The Dead Don’t Die, 2019 – ★★★★ [Movie Log]

With a tone so droll that the title might refer to the deadpan and dry wit rather than the dead themselves, whose remains remain, if not six feet in the ground, a background and laggardly creeping threat, less frightening and less urgent (especially considering their stereotypical lack of speed) than the film’s real horror, catastrophic climate change. Far more terrifying and deadly than the undead, anthropogenic climate change is simultaneously slower than the lurching ghouls (what Tim Morton calls a “hyperobject” that only reveals itself inchmeal) yet more imminent and grave, the rise of zombies from their crypts here figured as a secondary symptom of the underlying disaster. Of course, climate change itself is a secondary symptom of a deeper social ill, the zombie-like nature of postmodern consumerist existence under the object injunction of late capitalism—a sociological point that Jarmusch, in the grand tradition of Romero, drives home in the film’s final moments, when a character described early on as a ghost who abandoned ordinary civilization comments in whispered tones upon the spectral lives at hand. By frequently breaking the fourth wall and drawing out a sense not of doom but of droning, the message seems to be that so long as everyday people merely follow the script handed to them, then (as we’re reminded time again) things really aren’t going to end well.

Since I generally write up a few quick thoughts for each movie I watch, and in the interest of making public more of my thinking and writing processes, I figured that I might as well post the occasional review to this blog as well as to my Letterboxd/Rotten Tomatoes accounts.

Via Letterboxd – Jake Cowan

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The Ambulance, 1990 – ★★★½ [Movie Log]

Part kitschy Stephen King horror novel from the mid-80s and part 70s-style paranoid thriller, you can always count on a Cohen film like this one to embrace the unusual: Rich characters where you least expect them, offbeat performances from otherwise familiar faces, strange genre combinations, unpredictable and enigmatic narrative convolutions. His work may never have been particularly stylish (Eric Roberts’ mullet should get top billing here) or subtle, but it always was singular and surprising in an interesting way.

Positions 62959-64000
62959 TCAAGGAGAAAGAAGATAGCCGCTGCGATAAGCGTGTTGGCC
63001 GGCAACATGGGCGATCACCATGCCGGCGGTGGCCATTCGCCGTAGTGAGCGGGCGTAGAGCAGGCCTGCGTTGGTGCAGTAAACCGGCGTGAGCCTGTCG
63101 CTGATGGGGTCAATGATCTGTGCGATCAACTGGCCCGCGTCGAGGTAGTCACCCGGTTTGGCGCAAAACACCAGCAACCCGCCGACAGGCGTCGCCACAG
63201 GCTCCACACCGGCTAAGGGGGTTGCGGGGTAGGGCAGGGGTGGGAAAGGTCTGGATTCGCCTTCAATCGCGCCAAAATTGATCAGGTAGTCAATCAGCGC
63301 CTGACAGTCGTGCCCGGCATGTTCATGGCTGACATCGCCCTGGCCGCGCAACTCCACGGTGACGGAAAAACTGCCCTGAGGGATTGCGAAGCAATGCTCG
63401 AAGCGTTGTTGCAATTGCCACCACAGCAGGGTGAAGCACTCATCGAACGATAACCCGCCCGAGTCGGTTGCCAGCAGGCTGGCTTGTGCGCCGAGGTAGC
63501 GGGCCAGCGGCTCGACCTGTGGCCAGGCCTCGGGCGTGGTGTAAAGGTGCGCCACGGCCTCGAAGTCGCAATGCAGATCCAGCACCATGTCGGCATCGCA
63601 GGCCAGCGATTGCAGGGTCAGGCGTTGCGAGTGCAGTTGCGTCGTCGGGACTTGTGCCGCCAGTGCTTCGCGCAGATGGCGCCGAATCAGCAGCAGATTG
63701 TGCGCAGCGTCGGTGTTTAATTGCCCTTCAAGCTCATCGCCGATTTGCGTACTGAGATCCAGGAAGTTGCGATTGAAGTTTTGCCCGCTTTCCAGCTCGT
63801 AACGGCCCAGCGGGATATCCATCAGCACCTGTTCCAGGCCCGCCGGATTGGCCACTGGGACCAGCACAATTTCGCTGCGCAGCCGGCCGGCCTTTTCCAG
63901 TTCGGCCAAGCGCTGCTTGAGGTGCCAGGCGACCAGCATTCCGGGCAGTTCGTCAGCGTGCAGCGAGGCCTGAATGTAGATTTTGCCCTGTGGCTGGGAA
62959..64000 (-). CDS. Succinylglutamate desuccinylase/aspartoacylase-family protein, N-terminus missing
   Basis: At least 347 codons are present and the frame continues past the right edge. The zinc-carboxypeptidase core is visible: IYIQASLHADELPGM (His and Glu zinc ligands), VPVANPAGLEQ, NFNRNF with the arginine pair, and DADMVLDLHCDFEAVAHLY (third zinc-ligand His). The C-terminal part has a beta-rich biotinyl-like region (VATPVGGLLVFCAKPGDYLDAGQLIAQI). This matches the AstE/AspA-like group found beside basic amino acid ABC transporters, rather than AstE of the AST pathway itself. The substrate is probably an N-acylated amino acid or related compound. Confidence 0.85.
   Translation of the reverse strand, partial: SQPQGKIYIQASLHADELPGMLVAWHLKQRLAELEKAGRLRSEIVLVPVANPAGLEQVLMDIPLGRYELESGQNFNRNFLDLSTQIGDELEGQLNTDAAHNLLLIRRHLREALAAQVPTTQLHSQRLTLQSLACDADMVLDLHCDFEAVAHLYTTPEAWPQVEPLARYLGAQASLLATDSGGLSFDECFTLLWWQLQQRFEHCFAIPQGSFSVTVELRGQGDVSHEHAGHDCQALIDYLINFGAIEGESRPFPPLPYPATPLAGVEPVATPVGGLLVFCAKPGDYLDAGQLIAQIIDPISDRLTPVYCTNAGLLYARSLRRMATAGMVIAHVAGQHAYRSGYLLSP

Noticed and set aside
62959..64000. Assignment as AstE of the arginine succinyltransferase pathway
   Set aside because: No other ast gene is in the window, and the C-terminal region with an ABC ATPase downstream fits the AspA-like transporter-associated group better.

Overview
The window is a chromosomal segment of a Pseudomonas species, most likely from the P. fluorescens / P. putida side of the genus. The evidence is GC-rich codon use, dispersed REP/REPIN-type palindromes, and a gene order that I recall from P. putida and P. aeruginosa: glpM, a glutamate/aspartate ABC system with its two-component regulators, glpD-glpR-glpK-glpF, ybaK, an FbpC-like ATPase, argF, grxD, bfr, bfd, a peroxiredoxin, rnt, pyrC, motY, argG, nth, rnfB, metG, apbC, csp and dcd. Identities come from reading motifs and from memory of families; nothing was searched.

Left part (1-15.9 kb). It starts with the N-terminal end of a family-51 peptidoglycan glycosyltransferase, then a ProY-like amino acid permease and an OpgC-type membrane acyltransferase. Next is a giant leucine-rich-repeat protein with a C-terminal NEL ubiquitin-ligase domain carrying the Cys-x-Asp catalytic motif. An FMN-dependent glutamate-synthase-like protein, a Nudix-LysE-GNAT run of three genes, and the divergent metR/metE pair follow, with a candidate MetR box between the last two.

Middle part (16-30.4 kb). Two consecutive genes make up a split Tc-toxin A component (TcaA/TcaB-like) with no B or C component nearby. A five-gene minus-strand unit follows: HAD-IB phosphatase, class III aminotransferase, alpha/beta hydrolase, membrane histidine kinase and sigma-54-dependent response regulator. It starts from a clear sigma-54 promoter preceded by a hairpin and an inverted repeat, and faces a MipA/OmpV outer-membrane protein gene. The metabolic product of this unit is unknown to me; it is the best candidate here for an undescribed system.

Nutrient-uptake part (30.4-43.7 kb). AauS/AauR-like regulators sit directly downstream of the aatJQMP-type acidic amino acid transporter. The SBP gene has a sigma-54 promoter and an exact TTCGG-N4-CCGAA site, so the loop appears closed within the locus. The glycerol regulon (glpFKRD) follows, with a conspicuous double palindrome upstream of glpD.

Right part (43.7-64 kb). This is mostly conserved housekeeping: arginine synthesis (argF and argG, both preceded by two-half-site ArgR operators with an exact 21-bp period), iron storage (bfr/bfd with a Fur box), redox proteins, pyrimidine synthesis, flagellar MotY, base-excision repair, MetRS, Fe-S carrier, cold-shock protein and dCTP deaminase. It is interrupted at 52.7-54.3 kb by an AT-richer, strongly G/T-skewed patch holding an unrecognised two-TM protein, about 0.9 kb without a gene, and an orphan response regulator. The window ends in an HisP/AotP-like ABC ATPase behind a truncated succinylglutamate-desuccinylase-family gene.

Note: Listen, I watch more than my fair share of movies. They are as often incredible examples of ideology and political economy as they are works of world-expanding art. At best, they are thought-provoking, and at worst, they are mediocre entertainment (especially when they fall into that uncanny valley of “so awful it’s fun”). Since I generally write up a few quick thoughts for each movie I watch, and in the interest of making public more of my thinking and writing processes, I figured that I might as well post the occasional review to this blog as well as to my Letterboxd/Rotten Tomatoes accounts.

Via Letterboxd – Jake Cowan

Society, 1989 – ★★★★ [Movie Log]

Shocking without being surprising, don’t let the simplicity of the satire fool you: Considering the corrupt corporeality of the final scene, that the class allegory is somewhat heavy-handed and on-the-nose seems practically to be the point; for what is the grotesquery of a stomach-churning orgy compared to the grotesquery of the rich?

Note: Listen, I watch more than my fair share of movies. They are as often incredible examples of ideology and political economy as they are works of world-expanding art. At best, they are thought-provoking, and at worst, they are mediocre entertainment (especially when they fall into that uncanny valley of “so awful it’s fun”). Since I generally write up a few quick thoughts for each movie I watch, and in the interest of making public more of my thinking and writing processes, I figured that I might as well post the occasional review to this blog as well as to my Letterboxd/Rotten Tomatoes accounts.

Via Letterboxd – Jake Cowan

The Stuff, 1985 – ★★★½ [Movie Log]

For Lacanians—and yes, I can already hear the groans—there is a distinction to draw between objects of desire (objet a, McGuffins) and objects of drive, which Zizek defines as an embodiment of enjoyment. No doubt, the titular “Stuff” fits the latter description, an “extraordinary protuberances” bubbling up from the earth itself—whether or not it is extraterrestrial or some chthonic entity is never made clear—“whose growth cannot be stopped,” indestructible and threatening like the (similarly face-hugging) libidinal Xenomorph. In this way, The Stuff is a irresistible metaphor for Reaganite consumerism, the acephalic impulse of late capitalism to consume and be consumed, death being the only option (as death is the only drive).